Daily Resource Highlight 3/01/2021

Posted by on March 01, 2021 at 5:43 PM

Below are the highlights and featured resources of this past week’s Daily* Resource.

2/23/2021 -  Getting Back to the Classroom: Easy Answer, Hard Questions

As COVID vaccines become more accessible, we are going to have to decide how and when to return to “normal.” We will also have to decide what parts of the old “normal” to bring into the new. 

One area where there’s widespread agreement is education. Everybody believes that a return to in-person learning is critical, but we’re having difficulties figuring out how to get from here to there. Philip K. Howard of Common Good argues that it’s safe to open schools as long as certain protocols are followed, and blames public sector unions for standing in the way. The unions, for their part, insist they want to get back to class, but that educator safety must be assured.

Jennifer Thompson at Civil Squared implores us to resist the “either/or” and “us vs. them” mentalities that tend to dominate these discussions, and work together to achieve our common goal. This, of course, is easier said than done. I’m beating a well worn drum here, but our nation is experiencing a period of intense and toxic polarization, the effects of which have only worsened with the rise of social media (James Coan of AllSides recently wrote about Facebook’s new anti-polarization policies).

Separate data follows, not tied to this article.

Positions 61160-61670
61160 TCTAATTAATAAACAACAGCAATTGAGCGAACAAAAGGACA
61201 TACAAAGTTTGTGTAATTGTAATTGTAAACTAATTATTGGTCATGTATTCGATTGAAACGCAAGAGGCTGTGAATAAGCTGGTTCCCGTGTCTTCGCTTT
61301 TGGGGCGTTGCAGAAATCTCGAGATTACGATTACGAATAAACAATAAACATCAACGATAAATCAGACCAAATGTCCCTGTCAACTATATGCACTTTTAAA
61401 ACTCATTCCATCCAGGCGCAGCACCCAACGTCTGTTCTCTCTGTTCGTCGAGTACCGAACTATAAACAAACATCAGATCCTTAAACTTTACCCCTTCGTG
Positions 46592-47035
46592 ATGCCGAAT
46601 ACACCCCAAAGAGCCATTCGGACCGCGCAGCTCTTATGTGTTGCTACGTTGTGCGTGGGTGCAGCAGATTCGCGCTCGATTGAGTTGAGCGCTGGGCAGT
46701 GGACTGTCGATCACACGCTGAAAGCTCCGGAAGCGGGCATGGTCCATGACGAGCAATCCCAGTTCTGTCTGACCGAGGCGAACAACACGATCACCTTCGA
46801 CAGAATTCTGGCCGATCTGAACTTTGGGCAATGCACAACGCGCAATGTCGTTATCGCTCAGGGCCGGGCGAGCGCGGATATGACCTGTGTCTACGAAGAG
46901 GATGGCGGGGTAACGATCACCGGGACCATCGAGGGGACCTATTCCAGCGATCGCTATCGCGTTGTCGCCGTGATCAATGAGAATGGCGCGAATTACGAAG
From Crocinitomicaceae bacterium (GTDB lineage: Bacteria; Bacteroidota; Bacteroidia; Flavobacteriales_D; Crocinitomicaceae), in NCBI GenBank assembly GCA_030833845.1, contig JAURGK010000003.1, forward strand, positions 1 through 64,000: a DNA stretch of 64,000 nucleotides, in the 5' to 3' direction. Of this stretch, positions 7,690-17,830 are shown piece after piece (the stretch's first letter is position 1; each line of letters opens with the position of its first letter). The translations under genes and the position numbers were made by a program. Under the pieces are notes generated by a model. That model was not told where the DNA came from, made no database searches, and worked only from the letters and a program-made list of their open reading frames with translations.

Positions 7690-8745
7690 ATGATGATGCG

At some point, classrooms will open back up and in-person learning will be the norm once again. To get there, though, will require good-faith debate, ingenuity, accountability, and perseverance. We know that many members of the Bridge Alliance are working hard to make that happen and counteract the damaging effects of school closures. We look forward to continuing to support their work.


2/26/2021 - Competitive Third Parties: Sorely Needed, Not Possible (Yet)

Nick Troiano of Unite America recently wrote about the hunger for competitive third parties in the United States. Half of Americans identify as independent and 62% want a new party, but our electoral systems at best discourage and at worst bar independent voters from participating and independent candidates from competing. 

According to Ballotpedia and Open Primaries, only three states have top-two primaries, and less than half of states have open primary systems. Additionally, while Ranked Choice Voting and Approval Voting are gathering momentum as alternative voting systems, single-vote / plurality-wins is still the norm. In other words, the Democratic and Republican parties have done an excellent job of fortifying their positions as the only two real choices for voters.

This would be fine if the two parties did a good job of representing the totality of the American electorate. As Nick shows, however, they don’t. The Republican Party is divided between voters who want Trump to lead the party (60%) and those who want a new leader (38%), and the Democratic Party is roughly evenly divided between Biden (more moderate) Democrats and Sanders/Warren (more progressive) Democrats.

Under the current system, these four factions are forced into two uneasy alliances. It doesn’t have to be that way, though. It is possible to empower independent voters and candidates if we so choose, and Bridge Alliance member organizations like Unite America, Open Primaries, IndependentVoting.org, FairVote, Center for Election Science, and others are showing the path. 

It’s up to us, as Americans, to decide if we want to follow the path.